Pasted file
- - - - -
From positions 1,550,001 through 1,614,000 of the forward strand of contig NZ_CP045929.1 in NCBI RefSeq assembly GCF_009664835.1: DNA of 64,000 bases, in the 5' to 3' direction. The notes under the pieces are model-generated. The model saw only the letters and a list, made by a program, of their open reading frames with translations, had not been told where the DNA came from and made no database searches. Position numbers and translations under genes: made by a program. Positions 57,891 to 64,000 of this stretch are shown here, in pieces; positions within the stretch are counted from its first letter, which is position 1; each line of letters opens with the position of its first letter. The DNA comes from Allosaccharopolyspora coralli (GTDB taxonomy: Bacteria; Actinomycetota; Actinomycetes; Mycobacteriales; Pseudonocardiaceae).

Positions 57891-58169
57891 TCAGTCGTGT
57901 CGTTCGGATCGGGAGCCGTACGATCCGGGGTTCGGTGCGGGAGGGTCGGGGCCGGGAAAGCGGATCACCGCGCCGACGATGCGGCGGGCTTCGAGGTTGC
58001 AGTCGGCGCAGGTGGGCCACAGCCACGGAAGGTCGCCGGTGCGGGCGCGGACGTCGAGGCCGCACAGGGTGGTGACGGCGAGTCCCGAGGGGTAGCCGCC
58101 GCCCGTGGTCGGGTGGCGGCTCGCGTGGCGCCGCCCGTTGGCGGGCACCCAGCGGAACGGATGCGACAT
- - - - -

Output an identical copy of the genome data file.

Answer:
From positions 1,550,001 through 1,614,000 of the forward strand of contig NZ_CP045929.1 in NCBI RefSeq assembly GCF_009664835.1: DNA of 64,000 bases, in the 5' to 3' direction. The notes under the pieces are model-generated. The model saw only the letters and a list, made by a program, of their open reading frames with translations, had not been told where the DNA came from and made no database searches. Position numbers and translations under genes: made by a program. Positions 57,891 to 64,000 of this stretch are shown here, in pieces; positions within the stretch are counted from its first letter, which is position 1; each line of letters opens with the position of its first letter. The DNA comes from Allosaccharopolyspora coralli (GTDB taxonomy: Bacteria; Actinomycetota; Actinomycetes; Mycobacteriales; Pseudonocardiaceae).

Positions 57891-58169
57891 TCAGTCGTGT
57901 CGTTCGGATCGGGAGCCGTACGATCCGGGGTTCGGTGCGGGAGGGTCGGGGCCGGGAAAGCGGATCACCGCGCCGACGATGCGGCGGGCTTCGAGGTTGC
58001 AGTCGGCGCAGGTGGGCCACAGCCACGGAAGGTCGCCGGTGCGGGCGCGGACGTCGAGGCCGCACAGGGTGGTGACGGCGAGTCCCGAGGGGTAGCCGCC
58101 GCCCGTGGTCGGGTGGCGGCTCGCGTGGCGCCGCCCGTTGGCGGGCACCCAGCGGAACGGATGCGACAT